In the first year after the introduction of the European Privacy Act (GDPR), the Dutch Data Protection Authority (DPA) received almost 20,000 complaints about possible breaches of privacy. In the first five months of this year, the watchdog also received almost 8,000 reports of data breaches, writes Tweakers.
The GDPR came into force on 25 May 2018. On the eve of the first anniversary of the Privacy Act, the AP announced figures for its first year. Between 1 January and 1 May 2019, the AP received 8,902 complaints about suspected breaches of privacy. Between 25 May 2018 and 1 January 2019, there were 11,000. This brings the total number of complaints to 19,902. An average of 1,730 complaints per citizen are received per month.
In addition to complaints about possible breaches of privacy, the Dutch Data Protection Authority also receives reports of data breaches. In the first four months of this year, there were 7,872. If that number were to continue, there would be 23,000 reports throughout 2019. In 2018, a total of 21,000 reports of data breaches were received by the AP.
Companies are required to report data breaches to the regulatory authorities in the country where the leak occurred. If they fail to do so within 72 hours of the company becoming aware of the leak, they will be fined.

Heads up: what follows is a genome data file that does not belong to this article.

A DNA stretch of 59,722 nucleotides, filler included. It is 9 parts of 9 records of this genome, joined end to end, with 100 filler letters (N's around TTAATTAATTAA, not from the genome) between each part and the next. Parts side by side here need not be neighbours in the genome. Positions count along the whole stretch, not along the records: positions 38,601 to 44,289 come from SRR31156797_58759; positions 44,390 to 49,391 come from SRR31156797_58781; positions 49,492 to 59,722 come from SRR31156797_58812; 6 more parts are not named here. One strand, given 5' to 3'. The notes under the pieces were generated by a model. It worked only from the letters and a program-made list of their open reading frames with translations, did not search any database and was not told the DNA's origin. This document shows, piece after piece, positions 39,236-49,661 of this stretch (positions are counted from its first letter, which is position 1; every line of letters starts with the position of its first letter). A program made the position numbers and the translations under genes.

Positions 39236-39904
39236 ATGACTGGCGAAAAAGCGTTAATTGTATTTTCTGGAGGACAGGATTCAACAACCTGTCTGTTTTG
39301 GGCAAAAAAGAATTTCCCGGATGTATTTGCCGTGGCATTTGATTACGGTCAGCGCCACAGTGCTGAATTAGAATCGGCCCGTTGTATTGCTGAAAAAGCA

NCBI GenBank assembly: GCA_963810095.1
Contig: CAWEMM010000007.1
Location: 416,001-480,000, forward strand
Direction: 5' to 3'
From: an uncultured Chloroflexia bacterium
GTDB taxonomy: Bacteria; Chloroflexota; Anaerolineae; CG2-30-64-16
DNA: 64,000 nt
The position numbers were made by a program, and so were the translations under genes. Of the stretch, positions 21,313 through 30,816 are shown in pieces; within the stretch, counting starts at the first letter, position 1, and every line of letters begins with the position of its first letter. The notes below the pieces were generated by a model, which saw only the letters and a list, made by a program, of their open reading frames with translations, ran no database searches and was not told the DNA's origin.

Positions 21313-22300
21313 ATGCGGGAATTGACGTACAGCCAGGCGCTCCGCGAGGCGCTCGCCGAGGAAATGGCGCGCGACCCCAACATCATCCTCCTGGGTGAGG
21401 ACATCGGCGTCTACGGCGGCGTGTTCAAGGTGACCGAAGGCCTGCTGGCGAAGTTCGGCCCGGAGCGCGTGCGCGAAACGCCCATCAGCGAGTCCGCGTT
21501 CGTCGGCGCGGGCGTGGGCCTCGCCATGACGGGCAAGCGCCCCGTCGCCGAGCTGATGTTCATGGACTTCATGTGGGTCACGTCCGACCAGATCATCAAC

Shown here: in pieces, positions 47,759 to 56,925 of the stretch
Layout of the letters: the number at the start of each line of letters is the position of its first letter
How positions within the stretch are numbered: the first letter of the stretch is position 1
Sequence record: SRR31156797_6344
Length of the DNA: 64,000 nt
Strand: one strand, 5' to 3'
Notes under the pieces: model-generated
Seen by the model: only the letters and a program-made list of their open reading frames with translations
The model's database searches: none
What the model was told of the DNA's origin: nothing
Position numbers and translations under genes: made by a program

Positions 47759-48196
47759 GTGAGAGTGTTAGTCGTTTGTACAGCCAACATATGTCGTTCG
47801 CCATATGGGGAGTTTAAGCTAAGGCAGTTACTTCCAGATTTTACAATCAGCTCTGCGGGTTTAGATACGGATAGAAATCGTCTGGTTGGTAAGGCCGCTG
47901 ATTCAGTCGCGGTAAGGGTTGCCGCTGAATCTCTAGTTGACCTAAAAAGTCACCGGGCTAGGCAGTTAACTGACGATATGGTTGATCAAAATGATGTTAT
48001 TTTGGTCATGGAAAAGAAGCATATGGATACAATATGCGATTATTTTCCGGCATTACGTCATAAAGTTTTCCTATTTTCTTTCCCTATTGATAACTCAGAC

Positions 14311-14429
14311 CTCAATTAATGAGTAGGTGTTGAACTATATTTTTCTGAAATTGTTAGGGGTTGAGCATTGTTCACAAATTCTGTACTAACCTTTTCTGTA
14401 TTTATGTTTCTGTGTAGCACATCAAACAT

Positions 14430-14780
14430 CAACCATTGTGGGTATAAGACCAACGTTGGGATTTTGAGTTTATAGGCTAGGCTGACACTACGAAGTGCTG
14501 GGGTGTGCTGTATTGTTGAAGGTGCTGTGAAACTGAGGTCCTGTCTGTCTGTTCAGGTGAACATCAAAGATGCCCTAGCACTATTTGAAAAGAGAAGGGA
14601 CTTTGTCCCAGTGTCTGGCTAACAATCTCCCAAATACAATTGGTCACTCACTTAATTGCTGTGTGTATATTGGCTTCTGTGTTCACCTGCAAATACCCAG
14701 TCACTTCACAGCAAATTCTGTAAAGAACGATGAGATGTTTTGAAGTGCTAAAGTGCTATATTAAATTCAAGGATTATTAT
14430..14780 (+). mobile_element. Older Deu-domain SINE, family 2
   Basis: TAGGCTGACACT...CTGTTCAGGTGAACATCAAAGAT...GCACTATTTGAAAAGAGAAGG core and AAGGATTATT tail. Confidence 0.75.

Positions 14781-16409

In February this year, an investigation by the law firm DLA Piper revealed that 59,000 data leaks have entered the relevant authorities across Europe since the GDPR came into force. The Netherlands would lead the list with 15,400 reported data leaks since May last year. Germany didn’t do well either, with 12,600 reports. The top three was closed by the United Kingdom with 10,600 reported leaks. By February, however, only 91 fines had been handed out.
Since 1 January 2016, companies are obliged to report data leaks to the AP. In addition, citizens have been able to lodge complaints about possible breaches of privacy for some time now. Now that privacy rights have become more widely known, there are more of them. All complaints and reports must be dealt with by the AP.This news article was automatically translated from Dutch to give Techzine.eu a head start. All news articles after September 1, 2019 are written in native English and NOT translated. All our background stories are written in native English as well. For more information read our launch article.